Learn how to care for the antiques in your home so these older furniture pieces will look their best for years to come. It's simpler than you may think.
It's not easy staying beautiful when you're more than 100 years old, especially if you've been sitting in a basement or attic for the last few decades.
That's where antique expert and restorer Alan Grahn, who owns Grahn's Inc. in Minneapolis with his wife, Nancy, can help. He offers some professional advice to keep your antique furniture in great shape.
1. Protect from harmful elements. Excessive heat, moisture and direct sunlight can do a lot of damage to furniture.
"Try to maintain a constant humidity [of no more than 40 to 60 percent]," Alan recommends. "Wide swings in humidity cause joints to loosen and sunlight causes colors to fade and finishes to crack."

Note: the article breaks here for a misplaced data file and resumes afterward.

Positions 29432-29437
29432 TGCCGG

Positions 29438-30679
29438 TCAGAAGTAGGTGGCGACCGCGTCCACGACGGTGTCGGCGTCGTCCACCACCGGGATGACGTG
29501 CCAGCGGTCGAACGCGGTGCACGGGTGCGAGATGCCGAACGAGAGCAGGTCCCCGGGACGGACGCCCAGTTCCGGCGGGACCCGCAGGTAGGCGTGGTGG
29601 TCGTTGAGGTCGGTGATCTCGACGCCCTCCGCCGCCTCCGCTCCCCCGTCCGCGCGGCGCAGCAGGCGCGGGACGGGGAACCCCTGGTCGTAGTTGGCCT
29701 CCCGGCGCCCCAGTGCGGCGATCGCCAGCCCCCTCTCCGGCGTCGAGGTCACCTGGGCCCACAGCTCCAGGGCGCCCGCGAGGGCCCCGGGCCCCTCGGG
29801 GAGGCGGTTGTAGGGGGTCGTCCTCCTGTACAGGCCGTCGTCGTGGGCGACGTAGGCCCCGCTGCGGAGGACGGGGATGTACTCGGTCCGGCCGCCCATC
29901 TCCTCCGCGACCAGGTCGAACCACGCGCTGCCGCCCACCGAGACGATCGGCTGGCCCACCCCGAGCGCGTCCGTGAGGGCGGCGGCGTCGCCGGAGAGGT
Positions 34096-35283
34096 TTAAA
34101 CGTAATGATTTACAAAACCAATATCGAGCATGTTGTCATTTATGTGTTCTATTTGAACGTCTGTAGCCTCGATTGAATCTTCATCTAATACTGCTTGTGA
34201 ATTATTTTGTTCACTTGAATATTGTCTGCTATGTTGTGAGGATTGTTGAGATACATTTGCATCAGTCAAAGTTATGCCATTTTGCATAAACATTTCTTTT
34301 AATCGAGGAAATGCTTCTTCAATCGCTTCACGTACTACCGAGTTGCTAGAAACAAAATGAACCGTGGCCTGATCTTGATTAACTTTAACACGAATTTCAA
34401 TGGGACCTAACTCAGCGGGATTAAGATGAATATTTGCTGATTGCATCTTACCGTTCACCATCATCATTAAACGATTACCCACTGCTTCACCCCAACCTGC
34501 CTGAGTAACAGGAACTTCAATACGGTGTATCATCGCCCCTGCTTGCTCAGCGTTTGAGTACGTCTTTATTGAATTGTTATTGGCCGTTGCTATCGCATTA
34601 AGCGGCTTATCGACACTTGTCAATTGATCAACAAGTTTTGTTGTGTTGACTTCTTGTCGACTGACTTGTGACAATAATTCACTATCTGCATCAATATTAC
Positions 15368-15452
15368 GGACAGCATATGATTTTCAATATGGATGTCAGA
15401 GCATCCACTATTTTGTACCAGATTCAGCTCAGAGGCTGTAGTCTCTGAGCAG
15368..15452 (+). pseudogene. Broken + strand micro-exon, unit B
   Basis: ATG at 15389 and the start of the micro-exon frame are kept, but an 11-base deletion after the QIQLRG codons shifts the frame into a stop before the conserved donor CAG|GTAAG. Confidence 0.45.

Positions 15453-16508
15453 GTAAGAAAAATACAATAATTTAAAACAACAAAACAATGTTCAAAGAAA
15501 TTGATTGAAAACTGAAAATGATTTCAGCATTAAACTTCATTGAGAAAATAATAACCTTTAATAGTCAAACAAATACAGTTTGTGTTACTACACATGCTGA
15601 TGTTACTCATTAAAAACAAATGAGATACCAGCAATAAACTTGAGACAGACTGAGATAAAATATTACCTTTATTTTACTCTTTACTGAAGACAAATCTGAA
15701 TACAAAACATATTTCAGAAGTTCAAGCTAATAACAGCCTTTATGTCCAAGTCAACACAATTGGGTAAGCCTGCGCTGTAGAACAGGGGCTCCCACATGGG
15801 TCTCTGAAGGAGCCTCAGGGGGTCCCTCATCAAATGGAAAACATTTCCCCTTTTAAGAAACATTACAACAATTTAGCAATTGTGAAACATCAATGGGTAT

2. Apply Murphy's Oil Soap. Following the instructions on the bottle and you'll have a great mixture to clean dirty wood surfaces.
3. Avoid linseed and lemon oils. It may be tempting to use these products but they coat the wood and attract more dirt. Also steer clear of Pledge, which contains silicone and leaves a hard-to-remove film.
"Pledge causes problems for the refinisher," Grahn says.
4. Use a paste wax. About once a year apply paste wax to add sheen and protect against pollutants and moisture.
"Be sure to remove the excess wax [to avoid buildup]," Grahn says.
5. Entrust your damaged antiques to a pro. Skimping on repairs can negatively impact your piece's value.
"Untrained amateurs seem to think all they need to do is squirt glue on the joints," says Grahn, who charges $60 per hour for restoration. "A crude and ineffectual repair is almost always worse than no repair at all."